"But the most important thing is to start helping as many people as quickly as possible.
"This center, like the other centers we plan to open, is being operated by the City's Human Resources Administration in cooperation with the Federal Emergency Management Agency. It's open until 5:00 PM today, and will be open seven days a week.
"For many New Yorkers, the major challenges posed by Sandy continue to be mass transit and electrical power.
"First as to transit: Until full subway service is restored, getting around the city will remain a major challenge. Thankfully, more and more travel options are becoming available. You can ride MTA buses, and some subway lines are already operating, and those hopefully will come back, the rest of them, reasonably soon.
"We resumed East River ferry service yesterday, and the Staten Island Ferry will be back on its full schedule tomorrow. It's already operating. Commuting went better today than yesterday.
"If you're driving into Manhattan by way of most of our major bridges and the Lincoln Tunnel, the passenger vehicle restrictions we put into place will end at 5pm today. And we expect so much power to be restored and mass transit to be restored that it will not be necessary to reinstitute those on Monday. Although, if the city is so clogged the way it was last Wednesday, where even emergency vehicles couldn't get around, we will reinstitute these. They did make a very big difference, even though they do impact and inconvenience a lot of people.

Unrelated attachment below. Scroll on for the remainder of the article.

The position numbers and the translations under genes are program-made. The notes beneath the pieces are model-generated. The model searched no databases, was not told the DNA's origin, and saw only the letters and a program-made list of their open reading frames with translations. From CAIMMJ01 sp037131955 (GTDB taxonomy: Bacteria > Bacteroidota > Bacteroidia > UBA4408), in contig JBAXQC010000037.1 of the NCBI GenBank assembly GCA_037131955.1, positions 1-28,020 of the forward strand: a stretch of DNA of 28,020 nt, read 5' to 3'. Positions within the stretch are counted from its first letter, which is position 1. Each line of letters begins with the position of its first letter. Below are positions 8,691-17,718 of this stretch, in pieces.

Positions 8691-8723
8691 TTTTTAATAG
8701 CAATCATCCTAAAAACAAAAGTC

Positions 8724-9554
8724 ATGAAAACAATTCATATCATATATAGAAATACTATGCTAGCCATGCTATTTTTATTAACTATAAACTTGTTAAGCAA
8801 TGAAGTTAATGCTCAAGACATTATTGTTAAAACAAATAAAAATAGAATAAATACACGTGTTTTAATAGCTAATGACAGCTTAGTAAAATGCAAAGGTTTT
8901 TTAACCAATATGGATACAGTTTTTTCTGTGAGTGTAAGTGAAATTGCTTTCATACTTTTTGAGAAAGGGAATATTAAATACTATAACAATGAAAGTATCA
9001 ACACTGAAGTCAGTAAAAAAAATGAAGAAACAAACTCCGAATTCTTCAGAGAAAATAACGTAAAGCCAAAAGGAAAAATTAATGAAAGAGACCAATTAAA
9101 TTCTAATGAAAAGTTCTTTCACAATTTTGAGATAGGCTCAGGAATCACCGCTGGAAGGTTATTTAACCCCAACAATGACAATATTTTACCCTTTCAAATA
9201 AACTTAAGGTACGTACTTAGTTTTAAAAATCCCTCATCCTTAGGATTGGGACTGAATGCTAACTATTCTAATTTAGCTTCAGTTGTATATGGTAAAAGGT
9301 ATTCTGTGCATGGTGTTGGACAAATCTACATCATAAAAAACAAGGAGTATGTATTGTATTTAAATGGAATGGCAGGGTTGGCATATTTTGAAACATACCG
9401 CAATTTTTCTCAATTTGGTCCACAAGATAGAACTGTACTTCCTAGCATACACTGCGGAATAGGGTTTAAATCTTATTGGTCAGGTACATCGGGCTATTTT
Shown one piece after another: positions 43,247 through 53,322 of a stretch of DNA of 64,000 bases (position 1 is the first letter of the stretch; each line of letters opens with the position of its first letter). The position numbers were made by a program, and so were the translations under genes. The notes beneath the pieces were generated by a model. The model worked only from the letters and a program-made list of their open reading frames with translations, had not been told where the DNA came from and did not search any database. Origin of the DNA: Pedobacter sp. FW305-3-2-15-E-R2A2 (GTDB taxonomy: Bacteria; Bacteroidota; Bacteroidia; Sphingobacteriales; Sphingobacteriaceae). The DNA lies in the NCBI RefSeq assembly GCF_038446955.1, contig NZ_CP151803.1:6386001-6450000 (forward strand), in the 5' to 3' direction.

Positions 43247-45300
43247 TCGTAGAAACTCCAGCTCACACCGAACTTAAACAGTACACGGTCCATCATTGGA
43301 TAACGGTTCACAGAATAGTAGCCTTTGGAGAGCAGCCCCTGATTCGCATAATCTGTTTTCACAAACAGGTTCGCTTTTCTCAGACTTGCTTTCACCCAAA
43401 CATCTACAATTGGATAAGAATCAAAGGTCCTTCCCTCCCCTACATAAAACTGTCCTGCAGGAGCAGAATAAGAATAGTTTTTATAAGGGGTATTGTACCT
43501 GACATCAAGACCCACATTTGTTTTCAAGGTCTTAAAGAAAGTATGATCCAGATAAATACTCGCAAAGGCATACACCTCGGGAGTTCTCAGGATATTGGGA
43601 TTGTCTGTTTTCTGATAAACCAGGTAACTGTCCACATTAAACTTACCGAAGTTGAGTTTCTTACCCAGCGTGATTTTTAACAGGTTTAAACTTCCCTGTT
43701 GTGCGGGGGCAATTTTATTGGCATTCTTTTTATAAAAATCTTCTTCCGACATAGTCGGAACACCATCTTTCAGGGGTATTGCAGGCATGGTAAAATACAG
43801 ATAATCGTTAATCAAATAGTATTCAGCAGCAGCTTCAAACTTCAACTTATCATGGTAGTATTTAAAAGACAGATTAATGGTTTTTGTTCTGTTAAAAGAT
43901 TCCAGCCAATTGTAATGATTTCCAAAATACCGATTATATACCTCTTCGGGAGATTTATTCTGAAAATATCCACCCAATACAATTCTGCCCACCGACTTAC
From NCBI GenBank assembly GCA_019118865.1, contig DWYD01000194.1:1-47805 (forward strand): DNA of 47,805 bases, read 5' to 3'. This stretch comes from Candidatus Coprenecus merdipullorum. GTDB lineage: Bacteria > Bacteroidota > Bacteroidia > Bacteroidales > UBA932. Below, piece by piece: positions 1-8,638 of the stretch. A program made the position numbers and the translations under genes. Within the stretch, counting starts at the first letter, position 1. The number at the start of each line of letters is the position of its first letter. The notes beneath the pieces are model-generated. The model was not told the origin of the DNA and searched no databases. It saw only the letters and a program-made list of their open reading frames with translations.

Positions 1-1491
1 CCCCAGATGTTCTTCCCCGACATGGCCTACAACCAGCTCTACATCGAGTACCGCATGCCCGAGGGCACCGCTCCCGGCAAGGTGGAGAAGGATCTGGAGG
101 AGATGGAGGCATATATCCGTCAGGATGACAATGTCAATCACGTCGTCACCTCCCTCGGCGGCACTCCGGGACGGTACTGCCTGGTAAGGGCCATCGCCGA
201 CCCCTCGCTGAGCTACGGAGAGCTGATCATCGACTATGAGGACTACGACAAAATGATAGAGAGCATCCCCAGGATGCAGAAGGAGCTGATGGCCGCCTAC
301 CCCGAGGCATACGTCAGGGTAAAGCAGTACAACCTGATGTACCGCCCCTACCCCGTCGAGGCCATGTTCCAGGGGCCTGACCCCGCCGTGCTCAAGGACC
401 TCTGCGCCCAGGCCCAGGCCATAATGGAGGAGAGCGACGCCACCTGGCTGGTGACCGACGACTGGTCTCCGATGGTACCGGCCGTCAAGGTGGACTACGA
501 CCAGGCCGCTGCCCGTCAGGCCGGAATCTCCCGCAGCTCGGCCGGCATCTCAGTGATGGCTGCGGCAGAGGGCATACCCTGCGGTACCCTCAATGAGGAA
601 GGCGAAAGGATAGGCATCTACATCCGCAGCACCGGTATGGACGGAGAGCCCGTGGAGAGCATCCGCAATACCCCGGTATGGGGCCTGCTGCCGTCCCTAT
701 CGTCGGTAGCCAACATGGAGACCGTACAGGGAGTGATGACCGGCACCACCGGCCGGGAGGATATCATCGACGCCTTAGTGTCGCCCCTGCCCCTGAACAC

"Safety is, once again, the most powerful thing, and the most important thing to us.
"The Holland Tunnel, I'm happy to say, is being opened on a limited basis for commercial vehicles and buses. That will also help.
"As many frustrated drivers know, there have been major disruptions in getting gasoline, and that's the next thing I wanted to address. Refineries have been closed; pumping stations have had no electricity; and some terminals in the region have been closed. So the entire supply chain has been bottlenecked.
"As of this morning, all of these issues are starting to be alleviated. Power, I'm happy to say, is now back on for the interstate pipeline that serves our city. It's called the Buckeye pipeline It comes through Linden, New Jersey. We expect gasoline from this pipeline to enter our city tonight and that will make a major difference.
"We've also been working with the Coast Guard and the Port Authority to unlock a gasoline barge that had been stuck in the port. It has now gone up the Hudson to Newburgh, where it will unload something like 64,000 barrels of gasoline that goes into the pipeline that I just mentioned, and comes out here.
"And as we have urged, Homeland Security Secretary Janet Napolitano earlier today issued a temporary blanket waiver that will immediately permit additional oil tankers coming from the Gulf of Mexico to enter Northeastern ports.
"There is a Federal law that prohibits foreign flagged carriers from going from one port in America to another in it—they can go overseas, but not from one port to another. The suspension of that law for the time being will make a big difference to us.